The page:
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Posted 26 March 2011 - 10:18 AM

Let's talk about Binoche, too. I really need to see this again, but I think she has expanded the range of her powers with this.

#31 Darren H

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Posted 28 March 2011 - 07:55 AM

Let's talk about Binoche, too.


This probably isn't the kind of response you were looking for, but as I watched Certified Copy I kept thinking, "It's comforting to know that Juliette Binoche will always be one of the sexiest women on the planet and that she'll always be eight years older than I am." That's a strange thought, I know, but it's actually relevant to a discussion of the film. Binoche is beginning to show her age a bit -- she's rounder in the hips (and made to look even rounder by the pleated skirt she wears throughout the film) and there are finally a few wrinkles around her eyes. In other words, she (like her character) is a middle-aged woman, and I as a viewer was constantly looking at her, reevaluating her, seeing her again and again. Kiarostami is so good at making us look closely.

I'm headed out of town today for a business trip but am looking forward to watching this again when I get back. Amazing film, but I definitely need to give it more work.

#32 M. Leary

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Posted 28 March 2011 - 08:51 AM

In other words, she (like her character) is a middle-aged woman, and I as a viewer was constantly looking at her, reevaluating her, seeing her again and again. Kiarostami is so good at making us look closely.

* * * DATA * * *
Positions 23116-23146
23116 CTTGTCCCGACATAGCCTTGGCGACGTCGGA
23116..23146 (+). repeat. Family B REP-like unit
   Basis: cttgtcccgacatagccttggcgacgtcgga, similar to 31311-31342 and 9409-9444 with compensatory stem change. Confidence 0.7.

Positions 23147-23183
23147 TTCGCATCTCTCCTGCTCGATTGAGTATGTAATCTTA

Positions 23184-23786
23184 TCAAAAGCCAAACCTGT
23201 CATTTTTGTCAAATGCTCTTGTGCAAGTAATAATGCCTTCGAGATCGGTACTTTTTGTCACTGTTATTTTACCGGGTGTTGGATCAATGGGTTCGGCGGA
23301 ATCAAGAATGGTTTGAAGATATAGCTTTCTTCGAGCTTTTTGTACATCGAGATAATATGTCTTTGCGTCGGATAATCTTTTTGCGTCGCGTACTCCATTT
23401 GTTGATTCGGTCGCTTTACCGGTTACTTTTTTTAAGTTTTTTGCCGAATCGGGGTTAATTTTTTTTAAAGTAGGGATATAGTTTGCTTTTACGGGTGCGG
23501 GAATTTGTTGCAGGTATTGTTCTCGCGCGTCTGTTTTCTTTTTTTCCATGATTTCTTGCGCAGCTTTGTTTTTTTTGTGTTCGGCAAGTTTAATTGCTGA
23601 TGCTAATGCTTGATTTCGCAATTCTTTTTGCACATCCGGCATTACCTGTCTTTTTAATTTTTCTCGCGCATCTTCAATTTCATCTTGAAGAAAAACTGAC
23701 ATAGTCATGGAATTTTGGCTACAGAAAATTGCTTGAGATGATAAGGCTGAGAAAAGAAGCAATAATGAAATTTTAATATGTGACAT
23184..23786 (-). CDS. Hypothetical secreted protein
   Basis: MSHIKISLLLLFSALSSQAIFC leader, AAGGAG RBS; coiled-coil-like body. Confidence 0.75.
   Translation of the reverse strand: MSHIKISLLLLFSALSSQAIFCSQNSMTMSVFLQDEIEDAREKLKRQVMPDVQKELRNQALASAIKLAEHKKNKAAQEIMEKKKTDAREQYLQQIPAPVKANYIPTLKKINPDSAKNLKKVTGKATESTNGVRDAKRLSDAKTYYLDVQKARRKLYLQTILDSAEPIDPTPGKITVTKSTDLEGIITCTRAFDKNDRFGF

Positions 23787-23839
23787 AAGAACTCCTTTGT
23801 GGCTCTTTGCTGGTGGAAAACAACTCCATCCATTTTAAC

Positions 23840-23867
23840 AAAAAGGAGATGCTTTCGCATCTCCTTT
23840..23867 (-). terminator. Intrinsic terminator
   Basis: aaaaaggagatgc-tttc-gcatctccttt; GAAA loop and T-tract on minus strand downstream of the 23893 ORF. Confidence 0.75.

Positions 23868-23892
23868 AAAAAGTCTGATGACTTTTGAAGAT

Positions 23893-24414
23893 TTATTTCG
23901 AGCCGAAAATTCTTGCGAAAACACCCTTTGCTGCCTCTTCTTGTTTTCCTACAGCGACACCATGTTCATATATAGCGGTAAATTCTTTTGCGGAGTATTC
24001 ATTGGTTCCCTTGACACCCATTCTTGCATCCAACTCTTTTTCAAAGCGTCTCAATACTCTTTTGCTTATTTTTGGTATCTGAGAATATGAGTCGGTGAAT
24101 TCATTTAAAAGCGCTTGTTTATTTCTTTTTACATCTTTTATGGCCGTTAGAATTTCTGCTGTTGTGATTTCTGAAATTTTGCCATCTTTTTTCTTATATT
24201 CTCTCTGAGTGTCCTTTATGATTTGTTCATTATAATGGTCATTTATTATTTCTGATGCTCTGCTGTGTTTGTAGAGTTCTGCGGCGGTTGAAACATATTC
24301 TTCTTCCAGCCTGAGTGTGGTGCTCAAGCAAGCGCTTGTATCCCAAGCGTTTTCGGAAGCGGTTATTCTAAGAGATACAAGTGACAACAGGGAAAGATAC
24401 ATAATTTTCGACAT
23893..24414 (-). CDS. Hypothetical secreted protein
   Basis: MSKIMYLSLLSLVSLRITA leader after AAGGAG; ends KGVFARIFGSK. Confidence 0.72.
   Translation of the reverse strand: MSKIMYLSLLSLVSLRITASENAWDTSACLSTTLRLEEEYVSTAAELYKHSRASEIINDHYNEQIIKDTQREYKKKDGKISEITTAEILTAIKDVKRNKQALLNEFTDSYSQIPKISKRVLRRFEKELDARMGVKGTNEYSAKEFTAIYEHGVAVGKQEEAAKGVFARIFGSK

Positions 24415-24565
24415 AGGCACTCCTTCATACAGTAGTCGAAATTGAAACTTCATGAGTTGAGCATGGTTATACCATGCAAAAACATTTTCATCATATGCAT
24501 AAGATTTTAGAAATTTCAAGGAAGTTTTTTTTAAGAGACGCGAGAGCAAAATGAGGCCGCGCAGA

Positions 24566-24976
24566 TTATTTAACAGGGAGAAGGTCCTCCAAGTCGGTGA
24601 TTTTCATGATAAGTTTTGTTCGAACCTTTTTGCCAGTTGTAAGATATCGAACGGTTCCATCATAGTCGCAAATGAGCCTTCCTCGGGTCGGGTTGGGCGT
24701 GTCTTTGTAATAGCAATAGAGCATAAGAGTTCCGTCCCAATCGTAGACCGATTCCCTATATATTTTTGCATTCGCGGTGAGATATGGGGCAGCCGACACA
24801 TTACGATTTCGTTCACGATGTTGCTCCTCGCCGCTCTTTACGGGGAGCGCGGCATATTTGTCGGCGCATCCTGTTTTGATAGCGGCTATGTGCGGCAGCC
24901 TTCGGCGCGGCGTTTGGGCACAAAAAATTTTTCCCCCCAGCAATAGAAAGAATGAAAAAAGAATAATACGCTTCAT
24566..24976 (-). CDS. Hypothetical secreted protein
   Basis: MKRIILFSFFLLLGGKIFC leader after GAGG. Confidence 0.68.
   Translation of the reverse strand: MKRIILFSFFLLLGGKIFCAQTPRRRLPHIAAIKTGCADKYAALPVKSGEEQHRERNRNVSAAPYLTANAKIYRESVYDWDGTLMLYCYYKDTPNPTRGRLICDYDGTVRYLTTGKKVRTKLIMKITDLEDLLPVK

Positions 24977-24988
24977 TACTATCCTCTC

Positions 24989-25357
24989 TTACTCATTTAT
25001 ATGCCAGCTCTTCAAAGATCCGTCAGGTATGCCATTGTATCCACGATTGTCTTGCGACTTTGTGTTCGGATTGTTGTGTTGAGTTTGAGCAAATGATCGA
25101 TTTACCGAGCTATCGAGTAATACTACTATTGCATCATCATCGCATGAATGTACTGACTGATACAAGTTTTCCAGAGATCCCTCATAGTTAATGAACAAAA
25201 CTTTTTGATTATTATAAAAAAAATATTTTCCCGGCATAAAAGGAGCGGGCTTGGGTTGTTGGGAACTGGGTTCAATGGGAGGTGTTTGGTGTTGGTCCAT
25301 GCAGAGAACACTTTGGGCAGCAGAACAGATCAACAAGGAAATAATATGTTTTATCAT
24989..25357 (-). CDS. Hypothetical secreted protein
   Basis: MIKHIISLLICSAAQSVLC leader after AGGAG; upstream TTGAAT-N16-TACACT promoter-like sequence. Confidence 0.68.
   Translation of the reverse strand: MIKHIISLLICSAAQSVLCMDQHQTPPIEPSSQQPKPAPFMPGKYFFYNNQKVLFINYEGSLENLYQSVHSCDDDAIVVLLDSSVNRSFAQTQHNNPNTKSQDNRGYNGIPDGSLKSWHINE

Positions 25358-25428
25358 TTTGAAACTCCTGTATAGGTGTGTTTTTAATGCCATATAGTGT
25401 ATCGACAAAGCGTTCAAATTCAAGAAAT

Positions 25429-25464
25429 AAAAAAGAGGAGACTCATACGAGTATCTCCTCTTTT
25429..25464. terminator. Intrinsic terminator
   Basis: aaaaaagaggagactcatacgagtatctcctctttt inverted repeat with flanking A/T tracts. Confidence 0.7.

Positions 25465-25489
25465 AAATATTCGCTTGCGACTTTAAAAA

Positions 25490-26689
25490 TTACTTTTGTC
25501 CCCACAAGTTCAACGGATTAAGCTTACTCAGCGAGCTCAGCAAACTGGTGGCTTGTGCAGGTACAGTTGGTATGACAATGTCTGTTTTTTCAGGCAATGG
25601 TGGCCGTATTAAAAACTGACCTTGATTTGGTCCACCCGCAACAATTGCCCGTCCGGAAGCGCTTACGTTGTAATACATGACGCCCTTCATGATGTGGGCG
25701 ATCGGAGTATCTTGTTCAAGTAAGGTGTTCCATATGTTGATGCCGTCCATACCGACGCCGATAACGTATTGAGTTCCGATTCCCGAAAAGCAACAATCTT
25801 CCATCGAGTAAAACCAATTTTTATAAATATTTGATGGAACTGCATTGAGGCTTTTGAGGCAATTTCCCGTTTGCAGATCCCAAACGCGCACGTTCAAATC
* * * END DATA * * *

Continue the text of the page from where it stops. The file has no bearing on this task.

And then he pulls the rug out from underneath us towards the end when she
Spoiler
It is such an offhand gesture, but it reconfigures the looking process. We become acutely aware, in a very material way, of the layers involved with what we have been watching. I don't mean for this to come across as rude in any way, but there are no careless gestures in this film.

Edited by M. Leary, 28 March 2011 - 08:51 AM.


#33 Darren H

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Posted 28 March 2011 - 08:56 AM

I almost mentioned that! And I'm not even particularly interested in the metaphoric implications (removing layers). Knowing that Binoche is no longer wearing a bra makes me look at her differently, just as Miller begins to look at her differently. It is a sexualized gaze. Which reminds me of my favorite part of Michael Sicinski's long essay -- the point near the end where he talks about the different ways we look at our long-term partners. But maybe I just have this at the front of my brain because by coincidence I happened to watch Certified Copy three days before Joanna and I celebrate our 15th anniversary.

#34 Darrel Manson

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Posted 28 March 2011 - 09:30 AM

This probably isn't the kind of response you were looking for, but as I watched Certified Copy I kept thinking, "It's comforting to know that Juliette Binoche will always be one of the sexiest women on the planet and that she'll always be eight years older than I am."

Now you know how I feel about Catherine Deneuve. But at least I look older than she does.

#35 M. Leary

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Posted 28 March 2011 - 09:36 AM

I almost mentioned that! And I'm not even particularly interested in the metaphoric implications (removing layers). Knowing that Binoche is no longer wearing a bra makes me look at her differently, just as Miller begins to look at her differently.